Whilst foreign direct investments (“FDI”) in German companies have been subject to a screening regime for a long time, over the last few years the FDI regime in Germany has constantly become tighter and more M&A transactions are subject to review and the authorities take a closer look at those transactions. In 2018, for the first time in Germany, a transaction targeting a mid-size German metal spinning company was to be blocked under the FDI regime (although the deal was cancelled before this happened). The Covid-19 pandemic has drawn special attention to the FDI instruments that act to safeguard Germany’s medical capabilities; as such, FDI considerations have become an important topic in terms of deal certainty and deal preparation.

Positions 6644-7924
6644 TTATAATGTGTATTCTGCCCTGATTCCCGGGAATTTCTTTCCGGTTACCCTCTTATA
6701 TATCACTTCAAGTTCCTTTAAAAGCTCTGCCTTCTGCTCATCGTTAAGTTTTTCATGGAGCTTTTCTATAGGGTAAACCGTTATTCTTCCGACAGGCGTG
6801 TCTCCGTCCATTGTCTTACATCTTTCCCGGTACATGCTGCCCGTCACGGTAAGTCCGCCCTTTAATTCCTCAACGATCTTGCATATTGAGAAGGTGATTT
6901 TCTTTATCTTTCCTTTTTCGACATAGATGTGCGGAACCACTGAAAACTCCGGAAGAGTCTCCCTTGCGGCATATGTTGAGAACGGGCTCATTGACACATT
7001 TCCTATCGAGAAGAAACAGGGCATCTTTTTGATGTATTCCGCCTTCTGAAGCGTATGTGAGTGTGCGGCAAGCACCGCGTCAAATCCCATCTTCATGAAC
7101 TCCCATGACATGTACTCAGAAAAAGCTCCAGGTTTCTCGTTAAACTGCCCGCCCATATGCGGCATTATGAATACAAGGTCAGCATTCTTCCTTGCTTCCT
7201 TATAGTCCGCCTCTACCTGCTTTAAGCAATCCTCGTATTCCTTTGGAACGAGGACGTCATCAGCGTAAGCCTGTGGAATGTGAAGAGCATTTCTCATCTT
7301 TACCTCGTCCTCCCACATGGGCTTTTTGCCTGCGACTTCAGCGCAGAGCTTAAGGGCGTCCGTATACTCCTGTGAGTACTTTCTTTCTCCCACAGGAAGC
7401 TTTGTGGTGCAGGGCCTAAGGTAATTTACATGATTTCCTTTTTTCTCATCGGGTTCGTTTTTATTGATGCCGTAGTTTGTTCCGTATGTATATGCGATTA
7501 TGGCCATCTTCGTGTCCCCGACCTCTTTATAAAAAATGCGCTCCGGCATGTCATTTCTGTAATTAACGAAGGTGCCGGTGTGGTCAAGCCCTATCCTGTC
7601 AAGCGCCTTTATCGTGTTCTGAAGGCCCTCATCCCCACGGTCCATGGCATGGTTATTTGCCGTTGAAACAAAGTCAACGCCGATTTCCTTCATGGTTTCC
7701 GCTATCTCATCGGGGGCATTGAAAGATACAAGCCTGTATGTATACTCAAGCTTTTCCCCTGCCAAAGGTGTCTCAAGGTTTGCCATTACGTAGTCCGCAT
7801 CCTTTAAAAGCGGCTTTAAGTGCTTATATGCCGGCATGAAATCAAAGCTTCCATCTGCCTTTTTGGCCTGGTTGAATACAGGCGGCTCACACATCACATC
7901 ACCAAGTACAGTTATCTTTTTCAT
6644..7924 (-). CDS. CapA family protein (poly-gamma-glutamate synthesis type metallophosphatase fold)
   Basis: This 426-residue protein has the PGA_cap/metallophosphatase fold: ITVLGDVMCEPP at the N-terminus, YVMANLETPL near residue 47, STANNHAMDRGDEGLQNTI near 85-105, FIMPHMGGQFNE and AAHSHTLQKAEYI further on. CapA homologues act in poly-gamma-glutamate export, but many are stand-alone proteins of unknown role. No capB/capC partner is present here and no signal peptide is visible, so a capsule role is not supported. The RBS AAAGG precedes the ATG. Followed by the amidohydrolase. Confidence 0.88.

Newly introduced “gun-jumping” rules require a thorough assessment to avoid fines and even criminal charges relating to information exchange and closing a deal without the requisite clearance. Since 11 October 2020, the EU FDI Screening Regulation applies, and, on 7 October 2020, the latest amendment to German FDI laws was introduced. Investments from the UK will be treated as FDI upon termination of the transition period for Brexit on 31 December 2020, absent specific arrangements. This white paper gives an overview of the German FDI regime and the key considerations necessary for the smooth navigation of an M&A process.